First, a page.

Artificial truth

The more you see, the less you believe.

[archives] [latest] | [homepage] | [atom/rss]

Recycling wargames/ctf challenges into papers and Blackhat talks
Mon 17 September 2018 — download

There is a trend in recycling challenges from various CTF or wargames into either papers or talks at security conferences like Blackhat, without giving any form of credits at all. It doesn't mean that those papers are necessarily bad nor uninteresting, simply that it's discouraging and frustrating to see people taking credit, inadvertently or not, for the work of others.

The latest in date was the talk from Sam Thomas, It's a PHP Unserialization Vulnerability Jim, but Not as We Know It at the Blackhat USA 2018, presenting phar://-base unserialization as a "novel attack technique". This technique was the expected (and documented) solution to solve Orange's (amazing as usual) baby^h master php challenge of the HITCON CTF 2017. It was also discussed a bit further on

The Web Cache Deception Attack talk by Omer Gil presented at Blackhat US 2017 presented web cache abuse/poisoning as a "new web attack vector", while it was publicly documented by several people, since at least 2004.

Hector Marco is known to recycle things on a regular basis: His Glibc Pointer guarding weakness disclosed the 5th of September, 2015 was publicly documented as a solution to one of Over the Wire's wargame: Utumno, since 2013, and part of the State Threads Library documentation's since 2010. It was also mentioned in the Doctoral Dissertation of Željko Vrba, Implementation and performance aspects of Kahn process networks, publshed in July 2009, on page 52:

New linux C libraries make the jmp_buf structure truly opaque by xor-ing the contents with a perthread random constant. This could be probably disabled by the undocumented LD_POINTER_GUARD environment variable on some Linux versions.

The oldest public trace that I found about this bypass is from the 20th of October, 2006, on yupo5656's article 最近のglibcではatexit関数やjmp_bufを狙った攻撃は効かない (PTR_MANGLE ("Attacks targeting atexit and jmp_buf aren't very effective anymore against recent versions of glibc" in English).

Marco also gave a talk at Blackhat Asia 2018 entitled "return-to-csu: A New Method to Bypass 64-bit Linux ASLR". The title is misleading, it's about an universal gadget in constructors of ELF binareys (__libc_csu_init), documented in 2013 by voidsecurity and in 2014 on inaz2's blog.

Finally, the infamous offset2lib technique, presented at Blackhat Asia 2018, about the fact that you can bruteforce ASLR in case of a forking service to find the pointer to the previous stackframe, infer the base address and then use the constant offset between libraries to find where the libc is mapped. This is public knowledge since years, but the paper only has 7 references, with 4 of them authored by the author himself, and the others aren't specific to the paper's topic.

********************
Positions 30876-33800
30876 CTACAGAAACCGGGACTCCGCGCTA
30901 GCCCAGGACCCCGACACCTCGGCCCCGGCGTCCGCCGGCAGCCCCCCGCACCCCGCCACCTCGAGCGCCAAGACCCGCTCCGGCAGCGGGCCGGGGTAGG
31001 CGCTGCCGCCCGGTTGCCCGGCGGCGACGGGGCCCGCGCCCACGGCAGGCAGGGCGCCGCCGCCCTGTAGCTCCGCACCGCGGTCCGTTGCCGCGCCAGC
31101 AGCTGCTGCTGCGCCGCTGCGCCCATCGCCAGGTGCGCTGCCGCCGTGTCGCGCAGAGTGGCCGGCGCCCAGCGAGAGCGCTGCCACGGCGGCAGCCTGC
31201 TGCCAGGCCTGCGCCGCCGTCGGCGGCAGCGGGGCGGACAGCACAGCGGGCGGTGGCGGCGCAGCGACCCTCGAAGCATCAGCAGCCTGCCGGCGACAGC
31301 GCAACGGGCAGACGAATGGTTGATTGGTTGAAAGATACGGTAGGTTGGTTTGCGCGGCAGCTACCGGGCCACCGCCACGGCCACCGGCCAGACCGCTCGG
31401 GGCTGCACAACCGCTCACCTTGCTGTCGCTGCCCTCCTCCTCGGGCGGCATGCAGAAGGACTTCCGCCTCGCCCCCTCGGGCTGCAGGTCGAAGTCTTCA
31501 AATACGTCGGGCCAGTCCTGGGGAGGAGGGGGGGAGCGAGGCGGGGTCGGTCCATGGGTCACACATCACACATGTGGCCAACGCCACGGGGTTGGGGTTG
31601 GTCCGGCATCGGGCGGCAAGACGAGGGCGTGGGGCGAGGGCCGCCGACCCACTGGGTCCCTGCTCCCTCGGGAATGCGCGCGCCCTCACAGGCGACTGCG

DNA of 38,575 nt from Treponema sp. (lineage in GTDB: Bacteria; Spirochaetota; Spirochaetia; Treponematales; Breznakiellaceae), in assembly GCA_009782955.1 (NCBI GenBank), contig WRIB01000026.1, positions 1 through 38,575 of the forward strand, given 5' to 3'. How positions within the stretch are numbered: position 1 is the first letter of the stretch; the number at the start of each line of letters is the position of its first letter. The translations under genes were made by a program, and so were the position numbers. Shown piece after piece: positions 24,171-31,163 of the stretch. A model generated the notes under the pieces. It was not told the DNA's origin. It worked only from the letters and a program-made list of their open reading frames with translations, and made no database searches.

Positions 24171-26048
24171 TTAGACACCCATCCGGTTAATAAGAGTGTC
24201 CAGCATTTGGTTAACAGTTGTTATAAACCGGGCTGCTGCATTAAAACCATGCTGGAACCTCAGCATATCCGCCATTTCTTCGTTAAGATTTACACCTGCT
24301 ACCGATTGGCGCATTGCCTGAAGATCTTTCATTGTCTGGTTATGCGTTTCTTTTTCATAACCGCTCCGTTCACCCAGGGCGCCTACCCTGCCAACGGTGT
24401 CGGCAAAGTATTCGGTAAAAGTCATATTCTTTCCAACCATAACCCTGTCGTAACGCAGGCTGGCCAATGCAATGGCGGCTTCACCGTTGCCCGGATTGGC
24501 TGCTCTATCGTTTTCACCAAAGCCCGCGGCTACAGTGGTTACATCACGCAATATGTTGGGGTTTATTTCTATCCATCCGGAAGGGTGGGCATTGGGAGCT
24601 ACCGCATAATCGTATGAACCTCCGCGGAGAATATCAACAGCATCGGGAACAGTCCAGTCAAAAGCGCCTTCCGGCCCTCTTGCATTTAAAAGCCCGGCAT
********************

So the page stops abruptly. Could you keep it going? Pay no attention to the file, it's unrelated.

And the list goes on and on…

It's worrying to see that those talks/papers are reviewed and accepted at high-profile conferences, normalizing this kind of behaviour, while they should instead get comments pointing at the lack of citations, when not be straightly reject in some pathological cases.


As pointed by albinowax, Thomas later acknowledged Orange Tsai's challenge at BSides Manchester, and Orange knew about Thomas' research.

Omer Gil, the author of the Web Cache Deception Attack paper pointed that "the paragraph stating that the web cache deception technique was "publicly documented by several people, since at least 2004", while giving reference to web cache poisoning, which is just... not the same technique at all."

I would argue that it's a variant of cache poisoning, only the other way around: the victim is putting things in the cache that shouldn't be there, instead of the attacker. If I wanted to be picky, it would actually be a variant of caching sensitive pages, due to code issues, instead of the classic configuration issue. I wouldn't name it a "new web attack vector", but I understand why others might, albeit even in the case, citations are still missing.

This blogpost generated some heat on twitter, so I feel like I need to clarify its purpose:

I didn't want to discourage researchers from publishing new papers, nor to, as it's often the case else, fire some free derisive shots at people who are doing their best to find and present interesting results.

I only wanted to highlight that the computer security community should have better standards in regard to citations. I didn't want to imply that all the papers linked in this article are necessarily bad, nor that all they respective authors acted in bad faith.